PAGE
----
Nothing fascinates quite like the good old classical paradox. Am I right?
A couple of my favorite writers—G.K. Chesteron and Oscar Wilde—distinguished themselves as arguably the top writers of their day in literary paradox. So when I stumbled on a YouTube video (see below) exploring mind-bending logical paradoxes—those puzzles that seemingly offer no solution—I had to click and watch.
In the impressively produced video, Jake Roper, host of Vsauce3, breaks down in colorful fashion the following 4 paradoxes:
1) The Ship of Theseus
A thought experiment that explores the point at which an object, when it loses part of itself, ceases to be that object. E.g. Is Anakin Skywalker still Anakin Skywalker after he becomes Darth Vader?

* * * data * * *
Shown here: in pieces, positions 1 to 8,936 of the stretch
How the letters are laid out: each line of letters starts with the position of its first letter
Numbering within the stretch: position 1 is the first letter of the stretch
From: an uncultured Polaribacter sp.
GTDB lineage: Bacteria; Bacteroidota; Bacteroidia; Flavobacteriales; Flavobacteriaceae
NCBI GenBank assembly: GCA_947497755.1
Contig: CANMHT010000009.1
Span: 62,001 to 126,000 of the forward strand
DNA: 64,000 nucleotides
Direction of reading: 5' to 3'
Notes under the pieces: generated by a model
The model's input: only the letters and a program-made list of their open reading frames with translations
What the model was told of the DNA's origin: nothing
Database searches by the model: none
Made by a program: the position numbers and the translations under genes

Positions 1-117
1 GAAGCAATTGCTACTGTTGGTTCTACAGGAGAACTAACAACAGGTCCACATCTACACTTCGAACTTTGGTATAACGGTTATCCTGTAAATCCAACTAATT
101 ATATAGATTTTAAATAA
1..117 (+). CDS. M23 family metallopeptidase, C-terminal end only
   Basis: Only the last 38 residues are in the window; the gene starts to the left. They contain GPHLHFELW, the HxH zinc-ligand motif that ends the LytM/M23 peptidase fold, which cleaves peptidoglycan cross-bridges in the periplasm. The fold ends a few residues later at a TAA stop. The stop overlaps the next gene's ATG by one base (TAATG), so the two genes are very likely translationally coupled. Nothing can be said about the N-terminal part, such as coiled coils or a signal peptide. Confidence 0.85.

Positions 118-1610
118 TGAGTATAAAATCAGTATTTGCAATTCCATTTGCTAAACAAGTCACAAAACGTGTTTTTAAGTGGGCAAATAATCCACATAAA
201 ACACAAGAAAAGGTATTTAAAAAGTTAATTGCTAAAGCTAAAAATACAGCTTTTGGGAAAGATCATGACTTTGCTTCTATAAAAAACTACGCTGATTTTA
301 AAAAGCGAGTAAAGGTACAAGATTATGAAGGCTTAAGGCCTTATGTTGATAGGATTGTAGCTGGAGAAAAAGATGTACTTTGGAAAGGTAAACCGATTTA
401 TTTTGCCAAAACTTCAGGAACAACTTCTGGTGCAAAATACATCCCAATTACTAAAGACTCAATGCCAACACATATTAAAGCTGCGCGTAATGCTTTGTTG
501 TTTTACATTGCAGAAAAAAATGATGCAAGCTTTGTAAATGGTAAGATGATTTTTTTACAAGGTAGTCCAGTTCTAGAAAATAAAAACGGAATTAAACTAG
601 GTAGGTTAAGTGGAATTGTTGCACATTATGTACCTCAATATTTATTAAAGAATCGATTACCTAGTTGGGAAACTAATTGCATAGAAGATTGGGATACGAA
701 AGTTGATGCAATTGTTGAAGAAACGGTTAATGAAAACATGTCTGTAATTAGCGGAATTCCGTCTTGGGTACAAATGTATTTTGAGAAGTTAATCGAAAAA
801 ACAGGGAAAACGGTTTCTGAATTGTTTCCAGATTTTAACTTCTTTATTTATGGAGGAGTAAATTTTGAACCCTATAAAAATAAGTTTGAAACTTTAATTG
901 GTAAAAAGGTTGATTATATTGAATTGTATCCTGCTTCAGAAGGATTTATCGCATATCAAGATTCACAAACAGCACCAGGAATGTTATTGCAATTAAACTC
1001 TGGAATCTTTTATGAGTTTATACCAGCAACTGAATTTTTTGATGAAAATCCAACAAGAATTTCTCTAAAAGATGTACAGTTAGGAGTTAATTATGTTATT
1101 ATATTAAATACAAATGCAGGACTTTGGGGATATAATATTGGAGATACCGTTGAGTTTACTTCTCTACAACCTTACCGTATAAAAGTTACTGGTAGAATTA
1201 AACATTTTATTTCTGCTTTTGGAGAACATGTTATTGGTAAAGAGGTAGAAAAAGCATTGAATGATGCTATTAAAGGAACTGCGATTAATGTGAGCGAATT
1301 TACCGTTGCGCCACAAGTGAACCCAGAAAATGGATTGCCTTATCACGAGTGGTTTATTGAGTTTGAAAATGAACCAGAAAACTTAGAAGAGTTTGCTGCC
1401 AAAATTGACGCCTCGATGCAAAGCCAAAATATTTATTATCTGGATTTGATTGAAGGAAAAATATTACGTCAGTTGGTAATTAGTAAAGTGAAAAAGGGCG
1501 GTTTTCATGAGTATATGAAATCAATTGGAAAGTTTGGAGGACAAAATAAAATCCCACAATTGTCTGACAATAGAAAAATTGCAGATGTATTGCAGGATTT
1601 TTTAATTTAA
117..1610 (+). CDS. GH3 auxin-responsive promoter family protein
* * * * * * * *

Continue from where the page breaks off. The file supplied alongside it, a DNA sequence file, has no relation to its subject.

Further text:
2) Sorites Paradox
Derived from the Greek word soros (“heap”), the puzzle explores at which point a small number of things become an actual pile. E.g., How many grains can you take away from a pile of 100 grains of wheat before it ceases to be considered a “pile”?
3) Grelling-Nelson Paradox
A modern paradox created in 1908 by Kurt Grelling and Leonard Nelson related to the self-referential nature of certain words. An autological word describes itself, e.g., “pronounceable” is “pronounceable” and a “noun” is a “noun.” There are also heterological words, e.g., “hyphenated is not “hyphenated.” As you’ll see in the video, the paradox applies in particular to the word “heterological.”
4) Teletransportation Paradox
A thought experiment first published in 1984 by Derek Parfit, the paradox explores the problem of what truly makes you “you.” In Parfit’s example, if you were transported to Mars, and the transporter re-created all of your atoms in the same position, would it still be the same person?